If you have used a regular or polished steel and your knife is not cutting any better then it is time to move on to a diamond cut or multi-cut steel. These have an abrasive surface and will put an edge back on some knives. To use these types of steels following the same process as above but make as many passes as needed until you have the desired edge on your knives. This type of steel is not going to work on an extremely dull blade, if you have tried a diamond and multi-cut steel and it is still not cutting as cleanly as you like then you need to use an actual sharpener like the Tru-Hone. The Tru-Hone is a commercial grade sharpener that can put a razors edge on even the dullest of knives but most people will not have access to or want to pay for this type of sharpener. You can always send your knives into Walton’s and for a small fee we will sharpen them for you!

    So follow the above tips to keep your knives working well for you in the kitchen. A sharp knife is an essential tool in the kitchen and having one will make your cooking experience much more enjoyable! Remember, sharp knives do not cause accidents in the kitchen, dull ones do!

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    I have the a Himalayan Salt Slab, but really didn’t know how to prep before cooking or clean it, so I have only used it once.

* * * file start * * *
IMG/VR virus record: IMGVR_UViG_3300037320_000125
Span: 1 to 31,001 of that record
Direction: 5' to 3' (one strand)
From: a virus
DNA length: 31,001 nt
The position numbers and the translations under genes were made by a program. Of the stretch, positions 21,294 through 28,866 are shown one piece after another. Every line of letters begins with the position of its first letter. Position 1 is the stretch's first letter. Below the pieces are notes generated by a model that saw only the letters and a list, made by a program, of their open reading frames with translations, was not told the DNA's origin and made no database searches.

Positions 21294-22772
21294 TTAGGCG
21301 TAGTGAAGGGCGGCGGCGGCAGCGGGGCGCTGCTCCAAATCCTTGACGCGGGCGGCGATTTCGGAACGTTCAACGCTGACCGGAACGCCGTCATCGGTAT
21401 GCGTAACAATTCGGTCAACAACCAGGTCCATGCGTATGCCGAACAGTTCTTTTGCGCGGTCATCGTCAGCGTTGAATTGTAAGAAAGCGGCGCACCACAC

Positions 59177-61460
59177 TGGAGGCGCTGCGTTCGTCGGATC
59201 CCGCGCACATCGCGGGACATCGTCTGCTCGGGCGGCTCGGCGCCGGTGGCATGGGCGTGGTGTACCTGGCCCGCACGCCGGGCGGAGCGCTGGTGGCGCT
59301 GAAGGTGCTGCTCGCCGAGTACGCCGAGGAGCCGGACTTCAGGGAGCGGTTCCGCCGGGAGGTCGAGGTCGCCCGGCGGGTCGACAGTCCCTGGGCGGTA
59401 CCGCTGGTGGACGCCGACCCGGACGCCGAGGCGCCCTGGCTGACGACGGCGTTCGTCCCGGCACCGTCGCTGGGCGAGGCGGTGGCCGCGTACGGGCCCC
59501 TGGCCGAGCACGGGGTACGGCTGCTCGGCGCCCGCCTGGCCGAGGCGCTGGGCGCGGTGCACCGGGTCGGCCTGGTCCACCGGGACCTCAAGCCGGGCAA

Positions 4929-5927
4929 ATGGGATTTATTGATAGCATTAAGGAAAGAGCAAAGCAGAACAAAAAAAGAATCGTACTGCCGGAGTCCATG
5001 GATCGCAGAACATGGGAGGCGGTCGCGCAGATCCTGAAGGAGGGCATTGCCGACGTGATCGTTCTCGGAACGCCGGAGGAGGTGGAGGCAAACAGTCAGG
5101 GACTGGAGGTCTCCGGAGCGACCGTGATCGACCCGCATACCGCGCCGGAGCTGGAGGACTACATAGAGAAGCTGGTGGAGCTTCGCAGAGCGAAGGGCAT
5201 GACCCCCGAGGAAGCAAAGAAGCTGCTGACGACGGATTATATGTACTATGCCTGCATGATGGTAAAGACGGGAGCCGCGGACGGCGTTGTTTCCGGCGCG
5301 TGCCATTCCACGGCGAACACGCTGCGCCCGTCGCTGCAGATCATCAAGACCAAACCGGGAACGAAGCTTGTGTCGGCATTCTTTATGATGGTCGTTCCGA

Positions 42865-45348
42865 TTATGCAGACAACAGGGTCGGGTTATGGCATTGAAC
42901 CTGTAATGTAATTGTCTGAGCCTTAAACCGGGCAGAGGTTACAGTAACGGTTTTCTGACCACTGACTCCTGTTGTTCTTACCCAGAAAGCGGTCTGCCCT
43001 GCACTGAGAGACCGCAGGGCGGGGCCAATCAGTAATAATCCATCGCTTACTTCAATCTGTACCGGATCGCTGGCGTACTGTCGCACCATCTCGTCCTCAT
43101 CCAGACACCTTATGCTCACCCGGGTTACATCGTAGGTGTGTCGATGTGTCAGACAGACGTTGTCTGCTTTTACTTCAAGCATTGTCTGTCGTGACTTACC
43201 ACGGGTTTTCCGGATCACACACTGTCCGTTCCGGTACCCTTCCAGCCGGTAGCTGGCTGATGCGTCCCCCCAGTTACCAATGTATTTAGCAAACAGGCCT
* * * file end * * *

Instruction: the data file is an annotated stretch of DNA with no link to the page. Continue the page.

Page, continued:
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  • Meat Hacks: Cooking on a Himalayan Salt Slab

    Learn about cooking steak on a Himalayan Salt Slab with Walton's and Meatgistics. Watch the video, read the guide, and then post your questions or comments below.

    Meat Hacks

    Cooking on a Himalayan Salt Slab

    Salt is a key ingredient in almost any meat recipe. It improves the general flavor of almost any meat and has many other benefits as well. What happens when instead of putting salt on your steak you put steak on your salt? Himalayan Salt Blocks Like this one from Cameron’s have been increasing in popularity as a cooking and grilling surface. The Camerons Himalayan Salt slab is 8" x 8" and is 1.5 inches thick.

    It appears to offer a few advantages over traditional methods like cooking on grill grates or cast iron. Since it is a solid slab of natural Himalayan salt it will season your meat as you cook it, so you don’t need to add any rubs or seasonings to your steak, if you don’t want to. This can help cut down on your sodium intake as even though you are cooking on a salt slab and will get some salt into your food the transfer will be less than a fully seasoned steak. Himalayan Salt also has a stronger flavor than regular salt so you don’t need as much to get the same flavor. Aside from the flavor Himalayan salt also contains micro nutrients that are not present in regular table salt.